COURT REPORTERS – TIPS ON EMAIL ETIQUETTE
Court Reporters – Professionalism
Why is Email Etiquette Important?
Millions of people use email, and much of this correspondence involves business communication. This blog pertains to business/professional email. By that, I mean any email sent to your colleagues, clients or prospective employers. The following are some helpful tips to consider when writing an email:
- Do not use shorthand; i.e., “can u plz send info on careers?”
- Avoid misspellings and poor grammar.
- When possible, be direct; however, don’t leave out important details.
- Take a look at your email address. Are you a email@example.com? Use a more formal address.
- Use your spell checker.
- Do not use offensive language.
- Avoid using hypertext markup language or HTML. Not every email program can interpret this, and it will not translate well.
- Avoid writing your message using all upper case letters. It looks like you’re shouting. Also, avoid using all lower case letters. Some people will interpret this as mumbling.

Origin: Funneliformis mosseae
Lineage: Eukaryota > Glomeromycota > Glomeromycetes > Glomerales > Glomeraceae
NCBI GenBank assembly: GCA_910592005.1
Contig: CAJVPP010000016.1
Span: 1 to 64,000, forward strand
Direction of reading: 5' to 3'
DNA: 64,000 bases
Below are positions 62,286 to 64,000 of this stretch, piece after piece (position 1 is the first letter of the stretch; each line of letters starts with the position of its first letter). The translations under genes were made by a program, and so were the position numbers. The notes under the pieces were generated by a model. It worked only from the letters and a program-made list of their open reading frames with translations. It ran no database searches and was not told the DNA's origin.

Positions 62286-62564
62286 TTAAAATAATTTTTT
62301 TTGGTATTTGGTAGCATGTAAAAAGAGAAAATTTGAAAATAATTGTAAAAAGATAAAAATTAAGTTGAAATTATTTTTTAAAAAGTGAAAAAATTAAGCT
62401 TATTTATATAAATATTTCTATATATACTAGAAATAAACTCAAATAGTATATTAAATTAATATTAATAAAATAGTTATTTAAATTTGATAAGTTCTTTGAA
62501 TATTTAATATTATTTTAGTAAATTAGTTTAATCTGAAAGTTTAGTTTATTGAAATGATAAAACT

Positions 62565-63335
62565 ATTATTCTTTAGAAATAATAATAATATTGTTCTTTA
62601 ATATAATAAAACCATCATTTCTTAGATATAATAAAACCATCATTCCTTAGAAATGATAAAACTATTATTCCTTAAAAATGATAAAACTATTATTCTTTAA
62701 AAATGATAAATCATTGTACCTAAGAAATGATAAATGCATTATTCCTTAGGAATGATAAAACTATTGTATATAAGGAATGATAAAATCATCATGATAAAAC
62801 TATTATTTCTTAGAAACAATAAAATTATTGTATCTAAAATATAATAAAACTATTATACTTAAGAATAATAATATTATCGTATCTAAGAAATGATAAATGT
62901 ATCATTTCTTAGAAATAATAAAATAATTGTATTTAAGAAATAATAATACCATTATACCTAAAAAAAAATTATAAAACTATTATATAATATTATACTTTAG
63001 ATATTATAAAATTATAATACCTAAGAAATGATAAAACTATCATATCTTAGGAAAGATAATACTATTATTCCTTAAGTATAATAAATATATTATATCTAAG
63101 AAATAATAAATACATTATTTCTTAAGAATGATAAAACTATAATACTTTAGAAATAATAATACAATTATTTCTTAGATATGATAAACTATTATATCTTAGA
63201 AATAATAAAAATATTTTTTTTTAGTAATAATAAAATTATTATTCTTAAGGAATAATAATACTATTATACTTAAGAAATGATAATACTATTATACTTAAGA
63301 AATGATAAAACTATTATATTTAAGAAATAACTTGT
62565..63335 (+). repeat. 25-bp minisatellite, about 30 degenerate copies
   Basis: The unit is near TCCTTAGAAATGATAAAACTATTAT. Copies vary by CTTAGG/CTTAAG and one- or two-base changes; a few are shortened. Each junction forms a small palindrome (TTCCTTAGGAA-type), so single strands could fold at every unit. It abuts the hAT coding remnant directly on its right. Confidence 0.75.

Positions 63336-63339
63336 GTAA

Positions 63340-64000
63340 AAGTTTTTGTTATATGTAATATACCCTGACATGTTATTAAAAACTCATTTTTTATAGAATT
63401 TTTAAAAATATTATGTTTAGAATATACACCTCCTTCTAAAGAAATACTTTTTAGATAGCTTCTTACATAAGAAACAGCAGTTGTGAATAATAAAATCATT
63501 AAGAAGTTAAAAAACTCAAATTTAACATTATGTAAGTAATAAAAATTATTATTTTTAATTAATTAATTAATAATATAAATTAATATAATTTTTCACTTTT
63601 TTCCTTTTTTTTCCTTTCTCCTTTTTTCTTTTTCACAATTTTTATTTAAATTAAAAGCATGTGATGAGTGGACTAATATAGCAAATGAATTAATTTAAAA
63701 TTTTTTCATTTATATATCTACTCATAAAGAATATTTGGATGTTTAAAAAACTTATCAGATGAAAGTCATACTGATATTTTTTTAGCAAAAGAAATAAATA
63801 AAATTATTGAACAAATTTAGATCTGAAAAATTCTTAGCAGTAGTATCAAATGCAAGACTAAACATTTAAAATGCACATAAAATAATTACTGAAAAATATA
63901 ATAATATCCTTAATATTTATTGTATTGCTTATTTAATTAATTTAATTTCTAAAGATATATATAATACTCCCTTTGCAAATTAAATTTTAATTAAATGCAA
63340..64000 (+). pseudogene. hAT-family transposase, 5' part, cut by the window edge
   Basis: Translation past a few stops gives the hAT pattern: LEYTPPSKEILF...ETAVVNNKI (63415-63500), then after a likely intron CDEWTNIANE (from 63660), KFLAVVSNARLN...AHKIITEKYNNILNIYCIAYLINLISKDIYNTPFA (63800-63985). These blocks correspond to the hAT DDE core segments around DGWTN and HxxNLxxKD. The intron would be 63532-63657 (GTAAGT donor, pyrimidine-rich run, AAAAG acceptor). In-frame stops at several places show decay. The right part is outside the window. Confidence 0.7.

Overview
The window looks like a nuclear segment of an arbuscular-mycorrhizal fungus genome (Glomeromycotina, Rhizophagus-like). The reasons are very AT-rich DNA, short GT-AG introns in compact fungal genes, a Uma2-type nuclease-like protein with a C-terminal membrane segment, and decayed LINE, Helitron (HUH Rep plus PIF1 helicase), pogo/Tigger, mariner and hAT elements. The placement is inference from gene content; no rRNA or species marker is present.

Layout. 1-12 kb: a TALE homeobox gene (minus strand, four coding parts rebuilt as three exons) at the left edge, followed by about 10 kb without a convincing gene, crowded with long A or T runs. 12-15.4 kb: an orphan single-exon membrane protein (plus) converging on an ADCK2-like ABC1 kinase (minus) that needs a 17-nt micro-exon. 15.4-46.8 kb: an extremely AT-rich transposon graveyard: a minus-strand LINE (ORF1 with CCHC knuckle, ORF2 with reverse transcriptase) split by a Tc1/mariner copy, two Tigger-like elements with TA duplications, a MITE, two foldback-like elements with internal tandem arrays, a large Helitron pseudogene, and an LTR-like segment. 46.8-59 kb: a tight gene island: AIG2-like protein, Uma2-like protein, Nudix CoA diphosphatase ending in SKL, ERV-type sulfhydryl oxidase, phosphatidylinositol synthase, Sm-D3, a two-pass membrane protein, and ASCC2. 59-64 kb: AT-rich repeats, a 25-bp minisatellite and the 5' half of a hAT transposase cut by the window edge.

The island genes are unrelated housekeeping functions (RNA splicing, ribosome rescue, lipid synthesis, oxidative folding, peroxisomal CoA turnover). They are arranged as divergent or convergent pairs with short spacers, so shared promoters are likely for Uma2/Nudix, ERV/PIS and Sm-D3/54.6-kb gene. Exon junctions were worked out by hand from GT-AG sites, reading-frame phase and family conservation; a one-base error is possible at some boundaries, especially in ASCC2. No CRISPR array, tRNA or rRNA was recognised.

- Use your email program’s “Reply To All” feature only when your reply will be necessary to know for the original sender and all people in the original email’s To: and CC: field.
- Do not use “Reply To All” when only the original sender needs to know your reply.
- Use AntiVirus Software on your emails. Keep it up to date. Scan your emails.
- Ask before you send huge attachments.
- Avoid “me too” responses. Not enough content, but enough to annoy people with a large amount of emails.
- If your email is emotionally charged, walk away from the computer and wait to reply.
- Always acknowledge emails.
- Always end your emails with “thank you, best regards,” something.
- Many people overuse exclamation points in email. Try to use only one exclamation point in an email message. Remember, exclamation points can be interpreted as anger or frustration. The recipient cannot hear the tone of your voice.
Jane M. Jones, RMR, CRR
Brown & Jones / Deposition Reporting
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